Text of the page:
There’s not a more quintessential dance format than the duet, and this past weekend at Yaw Theater, five artists presented five different takes on the classic.
The show, curated by Lauren Linder, began with a duet by Melinda Jean Myers, featuring Sean Thomas Boyt and Linder herself. 40 Years Ago, 30 Years From Now tells its story through exercises in coordination. Boyt and Linder begin jogging side-to-side in unison, subtly traversing the space, shifting in time together. Their unison action highlights their tiny differences—one is slightly bouncier, the other is ever-so-slightly behind. Much of the work reflects both dancers committing to a task and patiently negotiating compromise. At one point the two devise a dance phrase together, sometimes open to suggestion, other times specifically advocating for a detail they care about. In another section they lie on the floor and play the game where on the count of three they try to say the same word. Each trial and error gets closer, and after a few minutes they succeed in saying the same word at the same time, and are relieved and joyous in their success. Sometimes there is strife—like when Linder refuses to move her foot midway through a unison walking phrase—but through a persistent return to collaboration they find a rhythm both can agree on.
Cameo Lethem’s Janus is a shift in mood and aesthetics. Chloe Albin and Alicia Pugh begin back to back in futuristic gray-scale costumes, rotating around a center axis in a definitive reference to the titular two-faced Roman god, Janus. Their movements are all about creating shape, long carving limbs and spines, that then shift in unpredictable ways. Lethem shows an acute skill for creating and releasing tension, and in duet form this manifests as the rhythm between the two dancers, who are obviously coordinated even if they seem unable to acknowledge one another. This manipulation of energies keeps the abstract material captivating and mysterious; even without a clear narrative, Janus stands on its compositional elements alone.
Some say it takes two to tango, but Alyza DelPan-Monley questions that basic assumption with her duet interpretation For Me, From Me (a duet of self). DelPan-Monley appears solo on stage, but interacts with her own disembodied voice coming over the speakers—and the two are not on the same page. The voice spends much of the piece trying to reach the body through the form of voicemails, but the body is reticent to cooperate, instead preferring to futz with the nest of objects surrounding her. Sometimes she goes along—attempting a list of “Things to put you in a good mood,” but voice is too demanding, reading faster than body possibly can act. The two eventually do work toward common ground, but the journey shows the trials of learning to love and live with oneself.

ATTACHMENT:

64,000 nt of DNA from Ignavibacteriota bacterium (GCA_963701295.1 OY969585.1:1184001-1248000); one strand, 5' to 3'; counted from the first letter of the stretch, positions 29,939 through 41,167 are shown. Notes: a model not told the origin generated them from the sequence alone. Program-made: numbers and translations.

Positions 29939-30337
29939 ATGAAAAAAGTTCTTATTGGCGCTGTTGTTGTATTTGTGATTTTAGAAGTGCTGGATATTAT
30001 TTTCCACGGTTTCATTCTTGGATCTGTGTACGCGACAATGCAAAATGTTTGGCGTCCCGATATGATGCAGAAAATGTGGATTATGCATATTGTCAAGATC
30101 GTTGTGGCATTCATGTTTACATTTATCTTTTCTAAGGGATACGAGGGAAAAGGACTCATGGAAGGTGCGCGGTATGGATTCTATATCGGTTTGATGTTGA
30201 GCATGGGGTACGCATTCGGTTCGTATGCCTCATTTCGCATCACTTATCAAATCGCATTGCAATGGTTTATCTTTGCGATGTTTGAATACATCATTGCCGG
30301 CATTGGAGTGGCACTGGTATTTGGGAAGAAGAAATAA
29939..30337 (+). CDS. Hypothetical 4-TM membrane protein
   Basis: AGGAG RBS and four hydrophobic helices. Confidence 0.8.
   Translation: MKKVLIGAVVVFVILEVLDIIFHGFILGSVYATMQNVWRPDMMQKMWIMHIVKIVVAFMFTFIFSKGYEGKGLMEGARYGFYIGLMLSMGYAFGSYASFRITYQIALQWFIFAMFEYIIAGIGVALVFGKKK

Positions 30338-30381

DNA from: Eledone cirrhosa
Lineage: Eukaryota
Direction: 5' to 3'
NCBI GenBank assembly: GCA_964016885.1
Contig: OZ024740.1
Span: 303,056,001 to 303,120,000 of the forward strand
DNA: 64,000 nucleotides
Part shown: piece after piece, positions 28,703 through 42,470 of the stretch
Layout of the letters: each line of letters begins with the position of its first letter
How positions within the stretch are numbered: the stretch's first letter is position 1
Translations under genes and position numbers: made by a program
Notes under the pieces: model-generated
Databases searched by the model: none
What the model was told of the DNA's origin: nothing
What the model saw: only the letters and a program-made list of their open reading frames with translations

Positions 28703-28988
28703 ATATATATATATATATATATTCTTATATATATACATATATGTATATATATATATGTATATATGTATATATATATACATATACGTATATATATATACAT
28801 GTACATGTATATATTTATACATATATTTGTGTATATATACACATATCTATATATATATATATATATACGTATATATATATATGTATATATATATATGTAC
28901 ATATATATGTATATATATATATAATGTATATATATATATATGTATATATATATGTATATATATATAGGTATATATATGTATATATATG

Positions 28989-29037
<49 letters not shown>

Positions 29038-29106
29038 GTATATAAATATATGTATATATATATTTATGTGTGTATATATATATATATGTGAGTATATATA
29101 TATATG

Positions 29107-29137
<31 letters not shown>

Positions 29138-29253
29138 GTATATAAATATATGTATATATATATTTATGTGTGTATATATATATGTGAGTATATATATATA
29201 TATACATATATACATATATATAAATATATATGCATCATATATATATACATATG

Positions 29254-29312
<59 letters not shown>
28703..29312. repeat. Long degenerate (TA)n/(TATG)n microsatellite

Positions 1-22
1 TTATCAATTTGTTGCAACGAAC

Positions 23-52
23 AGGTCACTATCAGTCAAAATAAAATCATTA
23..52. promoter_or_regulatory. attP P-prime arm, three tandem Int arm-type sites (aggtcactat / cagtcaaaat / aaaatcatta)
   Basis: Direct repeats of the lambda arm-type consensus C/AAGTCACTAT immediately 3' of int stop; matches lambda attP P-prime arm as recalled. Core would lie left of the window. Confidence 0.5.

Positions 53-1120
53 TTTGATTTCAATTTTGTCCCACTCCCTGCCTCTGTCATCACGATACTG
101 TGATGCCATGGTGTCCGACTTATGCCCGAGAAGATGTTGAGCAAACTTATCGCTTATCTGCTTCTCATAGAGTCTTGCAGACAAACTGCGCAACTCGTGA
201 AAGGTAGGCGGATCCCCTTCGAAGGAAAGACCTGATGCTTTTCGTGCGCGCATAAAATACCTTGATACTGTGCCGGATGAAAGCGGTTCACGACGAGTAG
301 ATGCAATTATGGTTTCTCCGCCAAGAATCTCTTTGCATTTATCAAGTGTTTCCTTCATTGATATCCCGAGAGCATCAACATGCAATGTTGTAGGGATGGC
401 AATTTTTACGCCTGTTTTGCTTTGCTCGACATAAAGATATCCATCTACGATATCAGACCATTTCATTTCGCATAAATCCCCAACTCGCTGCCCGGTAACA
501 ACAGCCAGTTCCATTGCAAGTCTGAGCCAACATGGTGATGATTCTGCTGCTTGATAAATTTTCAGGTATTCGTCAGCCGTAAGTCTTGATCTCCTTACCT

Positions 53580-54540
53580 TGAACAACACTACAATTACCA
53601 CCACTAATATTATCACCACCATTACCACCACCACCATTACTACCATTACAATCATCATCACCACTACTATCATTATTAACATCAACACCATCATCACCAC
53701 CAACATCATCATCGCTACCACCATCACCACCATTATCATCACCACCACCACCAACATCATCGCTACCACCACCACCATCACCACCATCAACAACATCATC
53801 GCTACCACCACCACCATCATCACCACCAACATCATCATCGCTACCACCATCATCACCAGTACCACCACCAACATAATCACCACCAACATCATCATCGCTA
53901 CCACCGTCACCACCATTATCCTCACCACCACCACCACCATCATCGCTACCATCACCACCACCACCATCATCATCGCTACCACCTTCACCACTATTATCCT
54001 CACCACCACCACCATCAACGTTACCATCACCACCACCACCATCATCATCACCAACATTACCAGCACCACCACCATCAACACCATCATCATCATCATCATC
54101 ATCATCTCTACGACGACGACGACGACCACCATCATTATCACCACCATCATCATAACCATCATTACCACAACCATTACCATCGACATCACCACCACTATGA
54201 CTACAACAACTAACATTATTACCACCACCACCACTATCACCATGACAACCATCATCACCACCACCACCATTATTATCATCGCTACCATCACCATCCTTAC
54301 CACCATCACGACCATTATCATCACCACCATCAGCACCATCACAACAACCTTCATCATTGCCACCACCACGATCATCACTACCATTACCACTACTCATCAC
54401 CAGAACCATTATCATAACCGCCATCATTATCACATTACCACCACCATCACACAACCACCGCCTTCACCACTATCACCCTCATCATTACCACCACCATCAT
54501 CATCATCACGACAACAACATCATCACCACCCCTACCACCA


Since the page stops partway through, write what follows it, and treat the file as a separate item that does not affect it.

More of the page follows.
Ella Mahler presents her dance film it can also be this, featuring Anna Krupp and Jenna Eady, with cinematography and editing by Liz Houlton. The film cuts quickly between Krupp and Eady dancing in an industrial hallway, sitting in waiting room chairs, and hovering over each other’s shoulders. The direction is disorienting and creates tension that comes off as vaguely threatening, especially in the dancer’s body language, but their placid faces say otherwise. Full of rhythmic play in both dancing and editing, the environment of the film is inexplicable, existing somewhere outside our normal world.
Loop: Author’s Definitive Edition returns to a similar task-based format as the first piece, as a score by Boyt is interpreted and directed by Linder and the two dancers, Sumaya Mulla-Carrillo and Ayako Shapiro. A playful experiment in collaborative making, the work didn’t carry much weight, but featured two lovely movers and some fun theatrical moments (the whole audience made a story together with each person contributing the next word), which was a pleasant collaborative finish to an evening that celebrates that collaborative dance form—the duet!